Found in violation, business owner protests Adirondack Park Agency’s enforcement process
By Gwendolyn Craig
A Long Lake business owner will pay a fine and remove his deck after the Adirondack Park Agency ruled he had built it illegally.
The APA fined George Carrothers $28,500 but suspended $27,000 if he removes the deck by Nov. 1 and pays $1,500. The agency found him in violation of the Adirondack Park Agency Act for building a deck within 50 feet of the mean high water mark of Jennings Pond without a variance. Carrothers, co-owner of boat rental and café business Another Paradise Cove, said he will abide by the APA’s order but plans to fight the decision in other ways.
UPDATE: Speaking last night at a Long Lake Town Board meeting, Carrothers said that public access to causeway will remain in place READ MORE
That is to say Carrothers plans to bar the public from accessing a causeway and island on Jennings Pond behind his Main Street property. The area has historically been used for launching the town’s fireworks displays and hosting a children’s fishing tournament, besides being a place for tourists and residents to walk. It was also a spot where snowmobilers could use a right-of-way.
“If government is going to come down on me, I’m not going to work with the government, no matter what the government is,” Carrothers said in an interview on Aug. 12. “I’m challenging them by communicating to the masses how out of touch the APA is with the needs of the Adirondack Park.”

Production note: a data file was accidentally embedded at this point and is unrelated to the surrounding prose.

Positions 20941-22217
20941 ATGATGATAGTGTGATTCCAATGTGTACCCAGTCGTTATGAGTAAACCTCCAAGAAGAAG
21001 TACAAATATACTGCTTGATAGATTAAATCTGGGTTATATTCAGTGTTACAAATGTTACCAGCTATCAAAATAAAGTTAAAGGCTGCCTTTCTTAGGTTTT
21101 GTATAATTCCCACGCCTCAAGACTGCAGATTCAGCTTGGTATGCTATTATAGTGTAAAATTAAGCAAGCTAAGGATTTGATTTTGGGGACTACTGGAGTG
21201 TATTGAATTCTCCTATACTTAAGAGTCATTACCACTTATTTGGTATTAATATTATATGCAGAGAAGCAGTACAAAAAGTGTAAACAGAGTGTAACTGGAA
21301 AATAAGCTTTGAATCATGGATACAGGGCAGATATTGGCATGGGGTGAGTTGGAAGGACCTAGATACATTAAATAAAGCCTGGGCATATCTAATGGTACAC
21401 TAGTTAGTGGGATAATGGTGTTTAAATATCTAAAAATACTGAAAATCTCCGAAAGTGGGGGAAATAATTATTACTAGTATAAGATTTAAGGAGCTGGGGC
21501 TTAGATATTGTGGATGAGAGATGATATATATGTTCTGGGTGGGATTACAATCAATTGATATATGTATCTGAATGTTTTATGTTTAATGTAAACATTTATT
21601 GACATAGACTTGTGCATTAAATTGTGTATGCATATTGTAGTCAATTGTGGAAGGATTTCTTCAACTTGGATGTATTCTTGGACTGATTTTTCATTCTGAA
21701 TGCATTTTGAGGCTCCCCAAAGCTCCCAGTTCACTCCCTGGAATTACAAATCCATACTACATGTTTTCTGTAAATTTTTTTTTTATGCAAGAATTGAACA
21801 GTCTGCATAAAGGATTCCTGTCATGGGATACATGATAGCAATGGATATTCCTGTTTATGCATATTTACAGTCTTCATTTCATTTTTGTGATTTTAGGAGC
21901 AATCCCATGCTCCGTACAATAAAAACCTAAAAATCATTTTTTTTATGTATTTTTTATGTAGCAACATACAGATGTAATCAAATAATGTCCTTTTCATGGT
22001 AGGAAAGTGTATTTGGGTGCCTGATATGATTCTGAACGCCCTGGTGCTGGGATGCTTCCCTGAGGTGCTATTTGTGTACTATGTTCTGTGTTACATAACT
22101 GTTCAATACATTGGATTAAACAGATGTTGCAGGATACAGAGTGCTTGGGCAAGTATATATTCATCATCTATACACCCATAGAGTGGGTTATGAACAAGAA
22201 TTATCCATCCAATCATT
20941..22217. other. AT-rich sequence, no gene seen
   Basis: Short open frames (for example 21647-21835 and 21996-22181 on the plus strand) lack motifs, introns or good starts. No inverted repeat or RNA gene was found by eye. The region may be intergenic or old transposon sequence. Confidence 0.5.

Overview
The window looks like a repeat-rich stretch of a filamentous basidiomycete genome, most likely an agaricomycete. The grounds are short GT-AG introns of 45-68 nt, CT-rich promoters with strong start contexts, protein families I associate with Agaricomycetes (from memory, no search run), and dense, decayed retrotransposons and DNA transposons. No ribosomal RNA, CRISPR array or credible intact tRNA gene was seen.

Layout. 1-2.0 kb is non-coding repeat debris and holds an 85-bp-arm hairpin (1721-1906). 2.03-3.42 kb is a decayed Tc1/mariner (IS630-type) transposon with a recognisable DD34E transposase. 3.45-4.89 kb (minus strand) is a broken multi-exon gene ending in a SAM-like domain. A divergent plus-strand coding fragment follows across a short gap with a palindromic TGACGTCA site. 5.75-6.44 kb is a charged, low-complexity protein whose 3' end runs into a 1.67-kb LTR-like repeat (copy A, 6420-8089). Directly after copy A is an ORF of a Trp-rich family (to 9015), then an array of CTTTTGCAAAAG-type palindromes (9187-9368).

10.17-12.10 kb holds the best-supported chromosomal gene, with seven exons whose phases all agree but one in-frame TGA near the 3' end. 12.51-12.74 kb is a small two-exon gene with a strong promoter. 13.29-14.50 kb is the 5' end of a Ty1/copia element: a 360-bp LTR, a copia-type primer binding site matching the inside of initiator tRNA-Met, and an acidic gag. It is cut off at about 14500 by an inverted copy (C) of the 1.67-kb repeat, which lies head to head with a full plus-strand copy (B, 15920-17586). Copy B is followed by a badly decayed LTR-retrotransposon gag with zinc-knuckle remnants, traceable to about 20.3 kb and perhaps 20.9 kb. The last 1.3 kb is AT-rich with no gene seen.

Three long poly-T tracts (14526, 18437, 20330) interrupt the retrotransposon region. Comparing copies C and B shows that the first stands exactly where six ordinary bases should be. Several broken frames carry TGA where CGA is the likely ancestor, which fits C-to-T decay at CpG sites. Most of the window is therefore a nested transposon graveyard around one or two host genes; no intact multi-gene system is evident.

“Understand, I don’t want to do any of this,” Carrothers added. “Everything was fine. Everyone was happy.”
Carrothers plans to close off the area after Labor Day. He hopes the public outcry will influence the APA to change its mind and change its enforcement process.
Long Lake Supervisor Clay Arsenault did not have much to say about Carrothers’ plans except that he was going to meet with him.
“At this time, the town attorney, town surveyor and my office are all researching the facts regarding the easements, property lines, and other agreements going back to 1933 when Jennings Pond dam was built creating Jennings Pond,” Arsenault wrote in an email.
Carrothers is a retired Dutchess County architect with experience renovating old mansions and building custom homes. He purchased the Main Street building, which used to be a snack bar and later a diner, and turned it over the years into a boat rental shop and bakery business. Originally Carrothers wanted to build a French provincial cottage on Jennings Pond, but APA rules and regulations hampered the process, and he decided to revamp the existing building instead.
With his architect’s eye, Carrothers described how his scalloped wood shakes on the building’s siding, new entryway and other design elements distract from the “the ugliest roofline you can have.” An added deck would serve as a ramp entryway to meet accessibility requirements and be a place for visitors and locals alike to sit and have coffee and pastries on the water.
The APA enforcement decision filed on July 30 came after an APA enforcement hearing at the board’s July meeting. The case dates back to 2019. Records show Carrothers originally proposed expanding the Main Street building, including the addition of a deck. Staff advised he would need a variance and in August 2018, Carrothers applied for one. In September 2018, staff asked for more information on the variance request, but Carrothers didn’t supply any.